We report enhanced 10 Gb/s operation of directly modulated bandwidth-limited reflective semiconductor optical amplifiers. By using a single suitable arrayed waveguide grating we achieve simultaneously WDM demultiplexing and optical equalization. Compared to previous approaches, the proposed system results significantly more tolerant to seeding wavelength drifts. This removes the need for wavelength lockers, additional electronic equalization or complex digital signal processing. Uniform C-band operations are obtained experimentally with < 2 dB power penalty within a wavelength drift of 10 GHz (which doubles the ITU-T standard recommendations).
© 2012 Optical Society of America
The wavelength-division-multiplexed passive optical network (WDM-PON) is considered to be the next evolutionary solution for a simplified and future-proofed access system that can accommodate exponential traffic growth and bandwidth-hungry new applications. WDM-PON mitigates the complicated time-sharing and power budget issues in time-division-multiplexed PON (TDM-PON) by providing virtual point-to-point optical connectivity to multiple end users. Cost efficiency in WDM PON can be achieved by adopting colorless transmitters at the Optical Network Units (ONU) that remove the need for stock spare wavelength-defined transmitters.
R-SOAs fulfill most of the requirements to realize a low-cost colorless transceiver for WDM-PONs: they can be operated at any wavelength supplied by the Optical Line Terminal (OLT) across the C and L-bands, exhibit very low polarization dependency and can be directly modulated. Uncooled operation of those devices has been also demonstrated . A major drawback of R-SOAs is their limited modulation bandwidth, which typically allows operations up to 2.5 Gb/s. However 10 Gb/s operation of bandwidth-limited R-SOAs can still be achieved by various means, such as electronic equalization and Forward Error Correction (FEC) [2–4], multilevel signaling, e.g. OFDM or duobinary coding [5,6]. Furthermore equalization achieved by optical off-set filtering could also be exploited to obtain 10 Gb/s. Demonstrations of this technique have been reported either aided by electronic equalization  or by detuned suitable delay interferometers [8, 9]. However, in all previous off-set filtering demonstrations electronic equalization or FEC were anyway needed to achieve error-free operations or to increase the system tolerance to wavelength drifts.
In  wepresented an improved off-set filtering technique applicable to WDM-PON. It is highly tolerant to the wavelength detuning (no wavelength locker is required) and does not require any pre-emphasis (adaptation of the R-SOA bandwidth) nor any post-detection equalization. Furthermore the proposed off-set filtering is realized directly by a common WDM demultiplexer with a suitable bandwidth. Thus, a single network element provides simultaneously WDM demultiplexing and bandwidth enhancement by off-set filtering for all the channels. System is greatly simplified and 10 Gb/s direct detection is feasible, yet providing superior performance. Here we present an extended characterization of this technique, including assessment of WDM performance and a study on the optimal filter bandwidth.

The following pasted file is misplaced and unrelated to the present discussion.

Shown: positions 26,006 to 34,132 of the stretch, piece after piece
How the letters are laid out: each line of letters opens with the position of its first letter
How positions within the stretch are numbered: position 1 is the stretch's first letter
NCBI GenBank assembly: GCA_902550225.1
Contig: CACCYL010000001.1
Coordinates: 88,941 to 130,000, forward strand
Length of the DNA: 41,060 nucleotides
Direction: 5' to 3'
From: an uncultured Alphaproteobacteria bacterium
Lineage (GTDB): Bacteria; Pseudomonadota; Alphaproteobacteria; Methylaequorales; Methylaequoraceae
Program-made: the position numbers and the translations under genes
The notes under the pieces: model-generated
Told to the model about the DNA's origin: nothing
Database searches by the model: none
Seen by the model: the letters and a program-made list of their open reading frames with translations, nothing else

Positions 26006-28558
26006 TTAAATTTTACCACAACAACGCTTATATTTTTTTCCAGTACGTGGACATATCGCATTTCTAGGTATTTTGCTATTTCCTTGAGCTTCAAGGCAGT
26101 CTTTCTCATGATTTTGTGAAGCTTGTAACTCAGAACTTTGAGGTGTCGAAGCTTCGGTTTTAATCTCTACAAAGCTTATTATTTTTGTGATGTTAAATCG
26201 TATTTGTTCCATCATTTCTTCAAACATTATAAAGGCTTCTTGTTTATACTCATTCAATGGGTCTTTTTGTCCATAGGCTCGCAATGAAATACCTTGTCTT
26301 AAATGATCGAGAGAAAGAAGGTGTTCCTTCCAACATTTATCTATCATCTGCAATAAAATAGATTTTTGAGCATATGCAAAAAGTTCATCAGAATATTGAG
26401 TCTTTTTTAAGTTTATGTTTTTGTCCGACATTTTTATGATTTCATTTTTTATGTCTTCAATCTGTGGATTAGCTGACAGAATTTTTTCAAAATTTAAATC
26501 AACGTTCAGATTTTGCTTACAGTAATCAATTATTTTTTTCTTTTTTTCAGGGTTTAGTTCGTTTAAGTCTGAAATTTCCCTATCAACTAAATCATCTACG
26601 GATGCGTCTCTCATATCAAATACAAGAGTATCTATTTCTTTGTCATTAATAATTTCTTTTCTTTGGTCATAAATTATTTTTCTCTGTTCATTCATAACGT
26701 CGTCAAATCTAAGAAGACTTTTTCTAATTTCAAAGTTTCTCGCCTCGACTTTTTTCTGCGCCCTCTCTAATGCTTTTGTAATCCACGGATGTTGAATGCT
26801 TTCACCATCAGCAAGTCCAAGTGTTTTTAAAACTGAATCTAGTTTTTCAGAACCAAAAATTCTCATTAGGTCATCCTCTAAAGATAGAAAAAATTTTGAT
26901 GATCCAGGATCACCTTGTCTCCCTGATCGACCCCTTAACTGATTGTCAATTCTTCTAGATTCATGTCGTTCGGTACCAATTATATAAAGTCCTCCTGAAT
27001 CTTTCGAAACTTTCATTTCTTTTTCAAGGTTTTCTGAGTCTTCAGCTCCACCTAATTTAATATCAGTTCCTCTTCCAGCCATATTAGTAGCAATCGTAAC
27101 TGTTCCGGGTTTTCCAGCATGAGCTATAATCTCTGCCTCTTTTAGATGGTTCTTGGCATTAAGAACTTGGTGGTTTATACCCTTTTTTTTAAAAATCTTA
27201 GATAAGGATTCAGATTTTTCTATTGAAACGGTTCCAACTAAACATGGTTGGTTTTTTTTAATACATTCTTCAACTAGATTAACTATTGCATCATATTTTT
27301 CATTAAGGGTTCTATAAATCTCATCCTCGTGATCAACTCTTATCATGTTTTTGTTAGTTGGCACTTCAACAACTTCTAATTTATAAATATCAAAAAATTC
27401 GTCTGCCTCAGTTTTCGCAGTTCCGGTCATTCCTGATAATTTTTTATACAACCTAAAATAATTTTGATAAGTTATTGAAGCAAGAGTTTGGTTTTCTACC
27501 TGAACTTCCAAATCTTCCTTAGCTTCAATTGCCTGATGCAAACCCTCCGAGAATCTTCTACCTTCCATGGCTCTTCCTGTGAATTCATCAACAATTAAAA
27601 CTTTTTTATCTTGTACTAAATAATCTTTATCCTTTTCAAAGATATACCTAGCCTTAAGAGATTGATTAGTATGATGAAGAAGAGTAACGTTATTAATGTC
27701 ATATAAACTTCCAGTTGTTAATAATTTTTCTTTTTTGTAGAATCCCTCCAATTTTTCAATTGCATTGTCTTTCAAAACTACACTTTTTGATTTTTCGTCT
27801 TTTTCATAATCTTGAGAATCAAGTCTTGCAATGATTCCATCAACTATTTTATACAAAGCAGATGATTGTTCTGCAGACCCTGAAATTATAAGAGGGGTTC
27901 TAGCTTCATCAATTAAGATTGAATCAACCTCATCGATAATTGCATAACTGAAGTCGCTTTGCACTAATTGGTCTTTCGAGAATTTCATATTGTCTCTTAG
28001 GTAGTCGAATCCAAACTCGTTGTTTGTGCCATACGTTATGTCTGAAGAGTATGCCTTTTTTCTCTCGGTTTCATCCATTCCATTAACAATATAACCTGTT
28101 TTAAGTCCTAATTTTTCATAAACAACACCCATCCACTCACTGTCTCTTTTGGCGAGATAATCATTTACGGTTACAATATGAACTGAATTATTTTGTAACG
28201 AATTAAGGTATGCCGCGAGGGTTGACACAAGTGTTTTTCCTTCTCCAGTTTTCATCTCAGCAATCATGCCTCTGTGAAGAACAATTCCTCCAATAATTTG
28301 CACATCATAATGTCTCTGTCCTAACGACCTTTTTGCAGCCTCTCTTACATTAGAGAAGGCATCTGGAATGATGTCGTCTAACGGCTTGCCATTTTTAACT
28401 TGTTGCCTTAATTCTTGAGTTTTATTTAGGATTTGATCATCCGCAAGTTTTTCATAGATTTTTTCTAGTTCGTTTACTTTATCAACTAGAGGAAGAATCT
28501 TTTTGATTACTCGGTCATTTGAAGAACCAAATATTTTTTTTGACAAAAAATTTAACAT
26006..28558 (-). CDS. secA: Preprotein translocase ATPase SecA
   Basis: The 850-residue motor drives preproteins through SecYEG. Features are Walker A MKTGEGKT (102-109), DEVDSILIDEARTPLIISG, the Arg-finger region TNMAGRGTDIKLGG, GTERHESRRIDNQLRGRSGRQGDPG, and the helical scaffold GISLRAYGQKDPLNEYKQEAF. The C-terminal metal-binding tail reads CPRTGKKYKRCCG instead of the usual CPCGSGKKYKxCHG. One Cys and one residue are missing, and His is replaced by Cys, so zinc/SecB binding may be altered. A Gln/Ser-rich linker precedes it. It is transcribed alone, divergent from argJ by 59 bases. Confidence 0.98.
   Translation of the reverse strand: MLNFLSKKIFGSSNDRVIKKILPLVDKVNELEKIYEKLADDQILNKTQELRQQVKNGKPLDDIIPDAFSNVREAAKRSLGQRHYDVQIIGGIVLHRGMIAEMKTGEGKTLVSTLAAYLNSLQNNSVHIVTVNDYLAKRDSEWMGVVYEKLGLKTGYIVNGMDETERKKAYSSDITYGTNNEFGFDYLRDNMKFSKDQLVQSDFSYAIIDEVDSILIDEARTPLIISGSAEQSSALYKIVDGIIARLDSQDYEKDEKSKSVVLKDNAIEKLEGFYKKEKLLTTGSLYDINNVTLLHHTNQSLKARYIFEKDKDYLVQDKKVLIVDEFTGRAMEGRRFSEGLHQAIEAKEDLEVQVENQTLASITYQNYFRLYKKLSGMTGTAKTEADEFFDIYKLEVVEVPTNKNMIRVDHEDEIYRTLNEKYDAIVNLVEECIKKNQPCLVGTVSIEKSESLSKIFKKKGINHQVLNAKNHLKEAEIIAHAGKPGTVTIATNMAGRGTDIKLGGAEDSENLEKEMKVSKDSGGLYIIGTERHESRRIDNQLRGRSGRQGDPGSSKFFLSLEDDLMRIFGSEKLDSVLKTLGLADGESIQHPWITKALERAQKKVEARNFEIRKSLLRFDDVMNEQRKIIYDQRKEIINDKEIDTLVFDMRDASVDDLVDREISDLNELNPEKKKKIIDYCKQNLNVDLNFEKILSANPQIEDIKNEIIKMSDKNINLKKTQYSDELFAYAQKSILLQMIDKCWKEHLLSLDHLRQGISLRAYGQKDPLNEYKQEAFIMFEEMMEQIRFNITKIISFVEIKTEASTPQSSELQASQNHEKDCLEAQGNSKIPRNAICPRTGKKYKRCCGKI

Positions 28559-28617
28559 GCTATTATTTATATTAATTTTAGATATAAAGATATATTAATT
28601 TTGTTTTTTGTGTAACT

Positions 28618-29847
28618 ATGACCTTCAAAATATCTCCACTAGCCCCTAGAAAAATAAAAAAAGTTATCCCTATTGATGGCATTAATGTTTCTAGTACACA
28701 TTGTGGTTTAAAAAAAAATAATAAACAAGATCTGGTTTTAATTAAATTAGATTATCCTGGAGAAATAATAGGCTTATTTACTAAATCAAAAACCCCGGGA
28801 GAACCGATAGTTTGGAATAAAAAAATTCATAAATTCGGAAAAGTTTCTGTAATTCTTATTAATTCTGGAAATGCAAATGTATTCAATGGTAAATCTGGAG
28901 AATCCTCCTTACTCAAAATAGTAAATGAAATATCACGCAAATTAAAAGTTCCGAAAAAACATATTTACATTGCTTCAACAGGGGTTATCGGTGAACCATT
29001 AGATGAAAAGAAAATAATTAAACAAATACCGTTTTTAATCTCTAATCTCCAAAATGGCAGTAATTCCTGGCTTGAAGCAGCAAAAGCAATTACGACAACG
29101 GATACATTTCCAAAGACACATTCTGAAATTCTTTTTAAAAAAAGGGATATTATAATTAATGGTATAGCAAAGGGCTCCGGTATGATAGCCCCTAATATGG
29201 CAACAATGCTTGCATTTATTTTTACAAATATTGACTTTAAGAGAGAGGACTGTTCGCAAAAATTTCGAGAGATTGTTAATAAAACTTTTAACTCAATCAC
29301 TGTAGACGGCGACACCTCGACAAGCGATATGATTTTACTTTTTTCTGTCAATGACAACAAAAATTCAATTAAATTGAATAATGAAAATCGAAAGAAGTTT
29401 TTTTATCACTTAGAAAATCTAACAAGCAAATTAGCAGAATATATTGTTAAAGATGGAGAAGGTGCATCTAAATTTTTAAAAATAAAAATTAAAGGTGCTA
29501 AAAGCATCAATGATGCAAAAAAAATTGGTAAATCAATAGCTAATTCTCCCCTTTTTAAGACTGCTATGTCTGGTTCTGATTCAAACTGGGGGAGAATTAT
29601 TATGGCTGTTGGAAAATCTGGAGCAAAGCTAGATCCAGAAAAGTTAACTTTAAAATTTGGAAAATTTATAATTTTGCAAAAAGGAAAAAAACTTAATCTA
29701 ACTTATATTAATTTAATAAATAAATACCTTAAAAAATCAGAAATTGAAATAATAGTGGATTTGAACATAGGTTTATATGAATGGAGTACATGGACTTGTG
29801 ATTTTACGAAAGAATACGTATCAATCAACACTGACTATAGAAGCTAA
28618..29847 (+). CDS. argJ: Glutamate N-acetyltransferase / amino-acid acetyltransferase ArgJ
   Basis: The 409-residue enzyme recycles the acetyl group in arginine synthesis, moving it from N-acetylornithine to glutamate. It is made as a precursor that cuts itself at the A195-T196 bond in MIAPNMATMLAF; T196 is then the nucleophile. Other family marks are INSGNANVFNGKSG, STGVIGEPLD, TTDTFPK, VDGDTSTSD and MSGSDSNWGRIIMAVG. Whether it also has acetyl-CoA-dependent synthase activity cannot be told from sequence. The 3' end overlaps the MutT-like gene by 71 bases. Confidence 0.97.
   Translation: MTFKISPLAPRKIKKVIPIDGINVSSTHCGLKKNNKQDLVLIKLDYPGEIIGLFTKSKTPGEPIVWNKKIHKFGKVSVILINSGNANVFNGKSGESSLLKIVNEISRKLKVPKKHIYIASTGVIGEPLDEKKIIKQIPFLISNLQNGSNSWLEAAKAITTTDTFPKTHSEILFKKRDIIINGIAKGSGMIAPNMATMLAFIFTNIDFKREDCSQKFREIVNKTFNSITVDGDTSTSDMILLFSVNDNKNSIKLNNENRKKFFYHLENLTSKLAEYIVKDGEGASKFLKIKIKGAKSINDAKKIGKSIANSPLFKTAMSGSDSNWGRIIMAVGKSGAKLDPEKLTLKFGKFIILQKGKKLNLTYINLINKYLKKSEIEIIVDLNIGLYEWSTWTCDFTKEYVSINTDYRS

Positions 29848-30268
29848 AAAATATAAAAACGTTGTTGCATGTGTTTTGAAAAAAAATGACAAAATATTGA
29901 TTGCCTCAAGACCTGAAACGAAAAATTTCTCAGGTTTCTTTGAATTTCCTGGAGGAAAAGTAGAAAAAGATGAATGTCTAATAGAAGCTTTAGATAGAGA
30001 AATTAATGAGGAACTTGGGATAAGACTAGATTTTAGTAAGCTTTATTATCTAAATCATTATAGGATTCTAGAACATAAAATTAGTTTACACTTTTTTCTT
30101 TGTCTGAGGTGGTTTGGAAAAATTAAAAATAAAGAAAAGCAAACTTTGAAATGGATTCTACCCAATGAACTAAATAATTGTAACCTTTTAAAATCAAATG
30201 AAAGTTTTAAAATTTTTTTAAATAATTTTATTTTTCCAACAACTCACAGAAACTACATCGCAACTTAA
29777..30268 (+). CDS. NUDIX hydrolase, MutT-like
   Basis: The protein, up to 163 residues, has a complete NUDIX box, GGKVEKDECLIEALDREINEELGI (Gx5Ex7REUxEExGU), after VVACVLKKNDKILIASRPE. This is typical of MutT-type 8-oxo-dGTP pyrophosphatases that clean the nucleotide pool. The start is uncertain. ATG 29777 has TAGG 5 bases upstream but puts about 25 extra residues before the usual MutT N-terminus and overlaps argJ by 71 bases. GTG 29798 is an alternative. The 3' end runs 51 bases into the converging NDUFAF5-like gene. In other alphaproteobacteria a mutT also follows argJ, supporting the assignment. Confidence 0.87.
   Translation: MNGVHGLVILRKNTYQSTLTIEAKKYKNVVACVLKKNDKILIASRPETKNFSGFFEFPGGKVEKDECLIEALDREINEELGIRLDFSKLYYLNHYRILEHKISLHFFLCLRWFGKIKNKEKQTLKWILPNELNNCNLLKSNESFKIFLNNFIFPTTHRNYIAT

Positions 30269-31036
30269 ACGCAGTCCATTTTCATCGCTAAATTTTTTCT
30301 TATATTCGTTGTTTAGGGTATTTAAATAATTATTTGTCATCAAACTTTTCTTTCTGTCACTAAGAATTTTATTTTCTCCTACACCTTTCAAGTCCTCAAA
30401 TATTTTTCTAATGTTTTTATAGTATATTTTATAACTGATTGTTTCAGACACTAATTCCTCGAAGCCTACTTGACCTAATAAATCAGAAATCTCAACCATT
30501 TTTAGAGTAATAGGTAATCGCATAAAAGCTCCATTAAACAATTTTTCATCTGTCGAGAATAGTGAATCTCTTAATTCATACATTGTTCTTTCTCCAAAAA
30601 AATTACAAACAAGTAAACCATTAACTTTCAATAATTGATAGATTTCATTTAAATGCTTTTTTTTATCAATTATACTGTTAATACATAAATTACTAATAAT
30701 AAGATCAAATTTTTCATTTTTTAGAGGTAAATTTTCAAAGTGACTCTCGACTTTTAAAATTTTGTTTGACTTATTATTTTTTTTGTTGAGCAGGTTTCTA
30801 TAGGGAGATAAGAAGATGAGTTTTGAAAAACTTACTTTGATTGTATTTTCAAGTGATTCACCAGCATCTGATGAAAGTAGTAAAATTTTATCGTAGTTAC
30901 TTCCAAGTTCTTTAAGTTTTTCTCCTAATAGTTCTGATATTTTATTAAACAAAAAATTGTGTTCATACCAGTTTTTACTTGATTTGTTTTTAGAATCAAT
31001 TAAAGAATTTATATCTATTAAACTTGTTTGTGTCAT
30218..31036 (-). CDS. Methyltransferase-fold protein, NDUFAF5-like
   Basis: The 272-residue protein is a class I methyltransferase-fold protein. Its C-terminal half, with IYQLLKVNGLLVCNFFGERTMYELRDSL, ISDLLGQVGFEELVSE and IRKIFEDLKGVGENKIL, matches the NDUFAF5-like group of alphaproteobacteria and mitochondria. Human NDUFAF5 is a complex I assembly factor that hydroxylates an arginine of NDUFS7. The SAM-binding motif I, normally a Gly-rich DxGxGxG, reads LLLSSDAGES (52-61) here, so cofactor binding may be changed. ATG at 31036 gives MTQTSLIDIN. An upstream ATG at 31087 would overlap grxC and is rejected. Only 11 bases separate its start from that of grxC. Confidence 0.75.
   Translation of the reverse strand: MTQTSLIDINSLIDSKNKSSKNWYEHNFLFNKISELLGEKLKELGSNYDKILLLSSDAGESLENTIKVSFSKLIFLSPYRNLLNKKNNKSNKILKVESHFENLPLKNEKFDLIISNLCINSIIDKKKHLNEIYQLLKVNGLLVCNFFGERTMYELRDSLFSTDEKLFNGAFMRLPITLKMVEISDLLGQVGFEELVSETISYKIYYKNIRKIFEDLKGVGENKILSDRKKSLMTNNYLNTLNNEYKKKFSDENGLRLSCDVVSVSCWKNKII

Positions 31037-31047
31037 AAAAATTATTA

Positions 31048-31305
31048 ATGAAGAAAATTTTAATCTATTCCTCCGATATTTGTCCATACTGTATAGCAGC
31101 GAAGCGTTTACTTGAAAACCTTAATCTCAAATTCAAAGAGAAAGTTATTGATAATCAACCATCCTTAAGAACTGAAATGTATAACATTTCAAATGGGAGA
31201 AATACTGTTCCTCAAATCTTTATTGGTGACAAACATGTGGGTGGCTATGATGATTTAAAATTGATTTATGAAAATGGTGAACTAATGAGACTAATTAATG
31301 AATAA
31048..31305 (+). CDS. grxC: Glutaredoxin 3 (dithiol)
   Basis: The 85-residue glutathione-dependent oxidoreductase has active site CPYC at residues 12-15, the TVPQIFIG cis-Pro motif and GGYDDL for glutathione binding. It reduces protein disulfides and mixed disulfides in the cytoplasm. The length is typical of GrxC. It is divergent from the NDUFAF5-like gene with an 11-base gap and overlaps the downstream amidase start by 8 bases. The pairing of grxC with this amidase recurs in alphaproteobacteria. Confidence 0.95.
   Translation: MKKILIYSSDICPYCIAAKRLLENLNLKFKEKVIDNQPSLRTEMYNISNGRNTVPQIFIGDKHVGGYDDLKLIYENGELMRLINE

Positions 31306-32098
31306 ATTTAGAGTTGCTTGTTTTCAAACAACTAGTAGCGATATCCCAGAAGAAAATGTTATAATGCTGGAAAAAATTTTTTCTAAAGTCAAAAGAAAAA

2. Operating principle
Direct modulation of a R-SOA produces optical signals modulated both in amplitude and phase . The amplitude modulation is received by direct detection. In this case the effective modulation bandwidth is limited by the frequency response of the R-SOA which typically does not exceed 2 GHz. On the other hand, phase modulation can be converted in amplitude modulation by using proper optical filters. As explained in , an optical filter of a suitable slope provides such phase-to-amplitude conversion. This is realized by using an optical filter detuned respect the carrier frequency of the optical signal (off-set filtering). Furthermore the off-set filter behaves like an high-pass filter. This therefore compensates for the low modulation bandwidth associated to the amplitude modulation and effectively extends the overall frequency response of the system.
In a typical WDM-PON architecture (see Fig. 1), the proposed offset filtering can be implemented at the receiver side by a commercially available Gaussian shaped Array Waveguide Grating (AWG2, in Fig. 1) having an optimized channel bandwidth. Such device provides simultaneously two functionalities, i.e. off-set filtering and WDM demultiplexing. In previous off-set filtering demonstration, filters ranging from 16 to 30 GHz were used [7–9, 12]. In the proposed implementation the bandwidth of the AWG2 was chosen to be narrower (12 GHz). By this choice we obtained a steeper slope that, combined with the R-SOA chirp provided a wide tolerance to the wavelength detuning; this removes the need for electronic equalization required in . At the same time, the 12 GHz bandwidth provided a good compromise between extra losses induced by the off-set filtering and the need for a steep slope. Error-free operation was observed without Forward Error Correction, which was needed in the previous off-set filtering demonstrations . In a WDM-PON scenario, all other AWGs implemented at the transmitter and the remote node are not offset so that they perform MUX/DeMUX without introducing extra losses.